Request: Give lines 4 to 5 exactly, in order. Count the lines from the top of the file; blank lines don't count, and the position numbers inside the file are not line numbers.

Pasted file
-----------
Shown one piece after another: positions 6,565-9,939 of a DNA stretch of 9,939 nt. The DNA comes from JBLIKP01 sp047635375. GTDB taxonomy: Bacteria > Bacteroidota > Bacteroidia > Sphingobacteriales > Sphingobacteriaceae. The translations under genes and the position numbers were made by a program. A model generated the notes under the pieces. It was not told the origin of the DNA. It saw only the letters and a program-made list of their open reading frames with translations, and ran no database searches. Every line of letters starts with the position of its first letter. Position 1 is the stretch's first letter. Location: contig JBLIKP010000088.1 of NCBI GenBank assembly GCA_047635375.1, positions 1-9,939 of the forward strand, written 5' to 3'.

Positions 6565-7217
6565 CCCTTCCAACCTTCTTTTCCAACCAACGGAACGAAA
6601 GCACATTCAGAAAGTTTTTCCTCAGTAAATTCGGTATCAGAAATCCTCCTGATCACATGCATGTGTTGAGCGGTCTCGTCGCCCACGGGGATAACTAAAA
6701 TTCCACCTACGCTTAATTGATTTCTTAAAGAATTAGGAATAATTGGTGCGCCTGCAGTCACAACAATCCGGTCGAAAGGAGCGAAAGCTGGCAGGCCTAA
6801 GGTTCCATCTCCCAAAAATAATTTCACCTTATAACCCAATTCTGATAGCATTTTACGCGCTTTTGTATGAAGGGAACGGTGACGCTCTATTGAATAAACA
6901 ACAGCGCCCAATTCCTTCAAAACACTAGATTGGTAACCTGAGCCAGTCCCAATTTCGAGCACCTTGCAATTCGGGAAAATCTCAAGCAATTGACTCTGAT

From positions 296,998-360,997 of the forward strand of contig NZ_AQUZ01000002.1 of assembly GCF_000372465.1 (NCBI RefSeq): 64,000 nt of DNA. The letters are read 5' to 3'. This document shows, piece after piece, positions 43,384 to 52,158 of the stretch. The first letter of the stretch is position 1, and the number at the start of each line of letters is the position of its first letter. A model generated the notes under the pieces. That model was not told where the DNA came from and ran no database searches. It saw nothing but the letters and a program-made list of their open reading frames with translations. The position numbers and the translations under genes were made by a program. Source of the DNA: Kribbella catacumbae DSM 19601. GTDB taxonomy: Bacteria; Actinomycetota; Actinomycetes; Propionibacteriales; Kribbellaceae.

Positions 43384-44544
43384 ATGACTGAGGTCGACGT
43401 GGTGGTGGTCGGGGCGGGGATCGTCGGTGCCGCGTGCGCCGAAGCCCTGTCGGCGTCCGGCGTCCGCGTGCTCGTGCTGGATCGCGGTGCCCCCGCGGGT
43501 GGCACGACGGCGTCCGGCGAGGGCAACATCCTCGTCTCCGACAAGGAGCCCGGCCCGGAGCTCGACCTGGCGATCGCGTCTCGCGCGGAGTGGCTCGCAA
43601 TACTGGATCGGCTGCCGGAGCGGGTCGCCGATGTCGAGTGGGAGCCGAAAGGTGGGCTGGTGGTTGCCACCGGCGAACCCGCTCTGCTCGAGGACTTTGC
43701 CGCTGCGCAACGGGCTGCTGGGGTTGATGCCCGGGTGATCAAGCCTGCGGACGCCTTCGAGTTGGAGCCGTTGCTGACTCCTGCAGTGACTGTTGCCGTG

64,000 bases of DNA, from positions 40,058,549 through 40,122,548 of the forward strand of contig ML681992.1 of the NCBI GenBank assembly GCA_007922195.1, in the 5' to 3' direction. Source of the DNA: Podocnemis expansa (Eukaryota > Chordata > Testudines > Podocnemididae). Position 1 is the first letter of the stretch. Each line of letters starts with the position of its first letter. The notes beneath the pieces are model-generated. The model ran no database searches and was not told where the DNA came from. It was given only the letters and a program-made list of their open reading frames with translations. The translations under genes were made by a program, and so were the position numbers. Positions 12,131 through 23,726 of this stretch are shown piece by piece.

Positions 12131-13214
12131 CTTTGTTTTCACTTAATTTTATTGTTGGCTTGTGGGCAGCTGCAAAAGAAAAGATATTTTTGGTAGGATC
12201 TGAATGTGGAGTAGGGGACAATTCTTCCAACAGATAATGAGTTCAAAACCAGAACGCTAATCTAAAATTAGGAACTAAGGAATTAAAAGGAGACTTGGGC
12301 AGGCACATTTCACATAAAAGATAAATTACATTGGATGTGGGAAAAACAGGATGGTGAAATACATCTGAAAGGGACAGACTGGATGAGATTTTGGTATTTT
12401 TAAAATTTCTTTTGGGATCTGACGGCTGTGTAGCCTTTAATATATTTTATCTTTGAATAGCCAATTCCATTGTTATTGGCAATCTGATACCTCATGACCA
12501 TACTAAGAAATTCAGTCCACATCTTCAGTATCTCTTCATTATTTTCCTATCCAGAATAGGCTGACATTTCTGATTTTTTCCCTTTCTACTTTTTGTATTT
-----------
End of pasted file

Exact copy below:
6601 GCACATTCAGAAAGTTTTTCCTCAGTAAATTCGGTATCAGAAATCCTCCTGATCACATGCATGTGTTGAGCGGTCTCGTCGCCCACGGGGATAACTAAAA
6701 TTCCACCTACGCTTAATTGATTTCTTAAAGAATTAGGAATAATTGGTGCGCCTGCAGTCACAACAATCCGGTCGAAAGGAGCGAAAGCTGGCAGGCCTAA